Dekoloniale has also not been protected from the backlash. This is not just through newspapers columns. The group’s offices, located on Berlin’s major thoroughfare of Wilhelmstrasse, have been targeted several times with racist slurs and messages on its windows. “People want to tell us they know what we are doing and that they are watching us,” says Kopp, adding that Black activists and colleagues, including those leading guided tours throughout the city, are reporting an increasing number of physical and verbal attacks. “Though there is progress, the resistance against this progress is getting more violent.”

Through their work, Dekoloniale’s project leaders are keen to draw the link between these painful histories and present injustices. “To an extent, the government does not want to create a link between the Imperial history of violence and the racism happening on the ground,” says Ofuatey-Alazard. In recent years, reports about discrimination in Germany and incidents involving racism have increased. The most recent report by Germany’s Federal Anti-Discrimination Agency disclosed that in 2020, the agency had received 2,101 enquiries regarding discrimination on racist grounds or the basis of ethnicity, representing a year-on-year increase of almost 79 percent, a larger increase than in the previous four years combined.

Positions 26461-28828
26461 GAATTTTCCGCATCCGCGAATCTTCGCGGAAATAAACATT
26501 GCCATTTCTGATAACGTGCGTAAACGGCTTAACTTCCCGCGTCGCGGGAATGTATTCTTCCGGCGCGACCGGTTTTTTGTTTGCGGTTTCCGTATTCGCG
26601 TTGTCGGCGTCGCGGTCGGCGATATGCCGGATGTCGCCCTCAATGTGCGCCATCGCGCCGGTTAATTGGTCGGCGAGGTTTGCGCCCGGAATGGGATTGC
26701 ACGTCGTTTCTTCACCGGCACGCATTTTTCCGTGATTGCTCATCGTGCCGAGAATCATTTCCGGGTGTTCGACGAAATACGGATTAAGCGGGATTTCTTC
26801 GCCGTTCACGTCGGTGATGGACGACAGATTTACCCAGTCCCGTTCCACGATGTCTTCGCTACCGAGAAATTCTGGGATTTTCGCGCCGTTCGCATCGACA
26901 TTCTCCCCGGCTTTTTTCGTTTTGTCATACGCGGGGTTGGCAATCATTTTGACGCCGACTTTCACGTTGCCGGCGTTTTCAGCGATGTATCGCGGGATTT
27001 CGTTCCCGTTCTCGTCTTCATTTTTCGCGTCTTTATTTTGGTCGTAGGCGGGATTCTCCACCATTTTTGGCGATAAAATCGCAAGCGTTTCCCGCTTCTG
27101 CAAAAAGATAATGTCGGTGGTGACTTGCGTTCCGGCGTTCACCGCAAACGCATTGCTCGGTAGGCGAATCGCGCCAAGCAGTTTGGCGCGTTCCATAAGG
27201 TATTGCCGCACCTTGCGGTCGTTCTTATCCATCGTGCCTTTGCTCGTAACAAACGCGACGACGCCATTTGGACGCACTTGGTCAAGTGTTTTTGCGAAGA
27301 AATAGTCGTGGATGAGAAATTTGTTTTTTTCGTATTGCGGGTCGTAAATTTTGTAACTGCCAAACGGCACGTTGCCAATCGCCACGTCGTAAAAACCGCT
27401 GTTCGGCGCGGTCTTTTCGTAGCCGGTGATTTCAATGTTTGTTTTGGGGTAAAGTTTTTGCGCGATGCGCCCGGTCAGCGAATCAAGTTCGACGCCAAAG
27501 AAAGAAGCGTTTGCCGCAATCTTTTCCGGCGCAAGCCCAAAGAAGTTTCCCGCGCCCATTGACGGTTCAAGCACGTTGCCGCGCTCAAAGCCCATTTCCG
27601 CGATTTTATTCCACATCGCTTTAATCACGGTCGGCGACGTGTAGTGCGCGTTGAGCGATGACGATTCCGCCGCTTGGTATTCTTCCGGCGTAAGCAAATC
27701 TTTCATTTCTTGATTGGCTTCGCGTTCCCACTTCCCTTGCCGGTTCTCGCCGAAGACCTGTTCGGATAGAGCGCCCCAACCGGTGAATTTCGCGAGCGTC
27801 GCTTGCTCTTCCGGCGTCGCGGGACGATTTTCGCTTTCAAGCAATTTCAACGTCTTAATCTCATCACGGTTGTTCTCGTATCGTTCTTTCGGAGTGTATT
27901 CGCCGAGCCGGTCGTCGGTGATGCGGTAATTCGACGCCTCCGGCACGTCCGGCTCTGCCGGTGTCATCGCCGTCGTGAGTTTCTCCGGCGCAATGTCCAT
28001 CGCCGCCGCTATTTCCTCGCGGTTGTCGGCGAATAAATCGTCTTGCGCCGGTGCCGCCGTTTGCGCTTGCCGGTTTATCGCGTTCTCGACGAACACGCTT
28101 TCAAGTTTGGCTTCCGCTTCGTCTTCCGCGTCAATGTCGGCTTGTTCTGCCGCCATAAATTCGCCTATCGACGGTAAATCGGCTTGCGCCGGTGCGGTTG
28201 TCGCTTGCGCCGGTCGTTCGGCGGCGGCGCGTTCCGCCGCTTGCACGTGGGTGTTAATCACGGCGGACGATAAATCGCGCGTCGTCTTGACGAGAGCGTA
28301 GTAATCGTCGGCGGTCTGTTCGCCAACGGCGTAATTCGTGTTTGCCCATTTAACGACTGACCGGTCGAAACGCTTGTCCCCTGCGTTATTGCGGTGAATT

‘Cracking open perceptions’

BERLIN — Demonstration in front of the Humboldt Forum in Berlin, Germany on July 20, 2021.Mustafah Abdulaziz for TIME
Mustafah Abdulaziz for TIMEDemonstration before the Humboldt Forum Berlin (Germany) on July 20, 2021